As for the whole 'method' acting thing, I think as you say here that it was and remains a mixed bag. Some actors used it to leave behind memorably realistic performances, while others, to me, are as artificial and stilted, truly 'theatrical', as anything I've ever seen. Totally unconvincing to my eyes and ears. But, not all! One proud and faithful exponent of the Actor's Studio was, to my mind, one of the greatest of actors, Martin Landau. I believed everything he ever did. I had the great pleasure to meet him when he appeared in three or four nearly consecutive episodes of a TV show I worked on in the early part of this century, "Without a Trace", where he played the father of the star of the show, Anthony LaPaglia. I thought Landau was great. The character was written as Irish and 'Marty' demonstrated for us on the crew a wonderful assortment of what he felt were typical 'NYC accents' of various ethnic origin, and they were all convincing! They all had a character of their own. His 'Irish' version partook a little of the tough Lawrence Tierney or Scott Brady (brothers as you know) variety and rang true. Landau was super voluble and friendly and would talk to anyone, and he loved to anyone! I buttonholed him outside the stage where I found him smoking. Evidently some are built to smoke and still live forever, and Marty was one. I'd heard that he'd known James Dean, a sacred name in U.S. pop culture (though never one of my personal favorites I admit.) I asked him about Dean, and he looked thoughtful for a second and said, quietly, "He was my best friend." Obviously I'd struck a nerve, but in a good way. Landau had Actor's Studio deep in his heart and almost his DNA, and I think of him whenever, say, Wiseman's style or other self-contorting or otherwise spasmed acting that seems to have had its roots in 'method' or Actor's Studio theories of self indulgence, threatens to make me forget what a moving and believable actor identically schooled and trained could deliver. To me, it all comes down to the individual, anyway, regardless of their biases or influences or training.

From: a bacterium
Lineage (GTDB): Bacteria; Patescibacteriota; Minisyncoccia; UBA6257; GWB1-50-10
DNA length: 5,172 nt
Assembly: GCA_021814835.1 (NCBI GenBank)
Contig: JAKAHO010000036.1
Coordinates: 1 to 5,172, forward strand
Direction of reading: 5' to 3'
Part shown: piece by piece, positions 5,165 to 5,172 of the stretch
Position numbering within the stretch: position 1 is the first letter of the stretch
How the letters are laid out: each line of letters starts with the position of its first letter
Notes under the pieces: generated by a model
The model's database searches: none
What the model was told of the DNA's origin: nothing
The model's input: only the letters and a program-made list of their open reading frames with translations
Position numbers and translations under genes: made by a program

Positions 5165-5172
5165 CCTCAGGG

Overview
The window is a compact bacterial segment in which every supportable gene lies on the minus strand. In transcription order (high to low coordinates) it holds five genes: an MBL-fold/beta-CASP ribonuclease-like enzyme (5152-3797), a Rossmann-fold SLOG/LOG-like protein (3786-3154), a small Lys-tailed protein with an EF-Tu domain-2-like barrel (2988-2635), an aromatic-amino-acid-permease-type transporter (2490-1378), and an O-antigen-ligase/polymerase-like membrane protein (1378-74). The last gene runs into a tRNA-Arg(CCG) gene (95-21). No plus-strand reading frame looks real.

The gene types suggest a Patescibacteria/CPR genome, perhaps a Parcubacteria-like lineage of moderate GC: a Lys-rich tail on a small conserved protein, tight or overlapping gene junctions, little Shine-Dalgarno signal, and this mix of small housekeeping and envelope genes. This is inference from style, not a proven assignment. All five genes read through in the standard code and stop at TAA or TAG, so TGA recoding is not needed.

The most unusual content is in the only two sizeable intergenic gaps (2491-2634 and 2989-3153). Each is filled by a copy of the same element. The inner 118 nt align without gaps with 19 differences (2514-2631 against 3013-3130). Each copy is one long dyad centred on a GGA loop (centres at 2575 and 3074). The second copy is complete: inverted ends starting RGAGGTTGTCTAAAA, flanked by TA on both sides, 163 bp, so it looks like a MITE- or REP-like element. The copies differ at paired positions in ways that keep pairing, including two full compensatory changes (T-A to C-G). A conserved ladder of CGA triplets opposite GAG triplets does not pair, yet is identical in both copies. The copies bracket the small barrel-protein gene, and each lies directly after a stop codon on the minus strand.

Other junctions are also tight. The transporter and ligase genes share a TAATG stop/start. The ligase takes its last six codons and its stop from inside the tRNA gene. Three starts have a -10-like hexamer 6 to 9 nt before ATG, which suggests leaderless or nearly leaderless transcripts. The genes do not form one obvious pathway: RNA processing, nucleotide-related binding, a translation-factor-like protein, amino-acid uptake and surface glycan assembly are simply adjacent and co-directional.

1:16 PM  
Blogger Dave K said...

Heh, heh! Ya' did it again, John! You dragged up something I hadn't seen in 40 years and made me want to see it again so bad, we had to rent it immediately that night. Jean and I enjoyed it tremendously! "Acting all over the place!" I can hardly imagine singling out just one performer, such an embarrassment of riches. But, yeah, Neely's shout out to Burt Mustin... at the start of his movie career!

8:58 AM  
Blogger Kevin K. said...

One of your best pieces, well-written, fascinating and often funny. Having seen Kirk Douglas in the role, it's hard to picture Bellamy doing it. He must have been far less explosive, that's for sure.

It's remarkable how 99% of the action (in the movie version) takes place on only one set; those few brief moments elsewhere seem to be excuses just to go somewhere else.

I've hoped that Broadway's Roundabout Theater Company, which specializes in revivals, would mount a new version of "Detective Story". Yes, the abortion angle is dated, but that shouldn't be a problem when, say, Tennessee Williams and Arthur Miller are constantly revived. The 2007 production of "Streetcar Named Desire" (with John C. Reilly) proved my theory that "breakthrough" works don't age well. I had a fantasy that Jackie Gleason saw the original production and thought, "Y'know, if you move these characters to Brooklyn and add a little humor, this could be pretty funny" -- and presto, "The Honeymooners" is born.

9:52 AM  
Blogger Kevin K. said...

Sorry, one more point I neglected to add in my previous comment: William Bendix doesn't get enough credit as a dramatic actor. "Life of Reilly" might have been what he's remembered for (if at all), but he always delivers the good is dramatic parts.

9:57 AM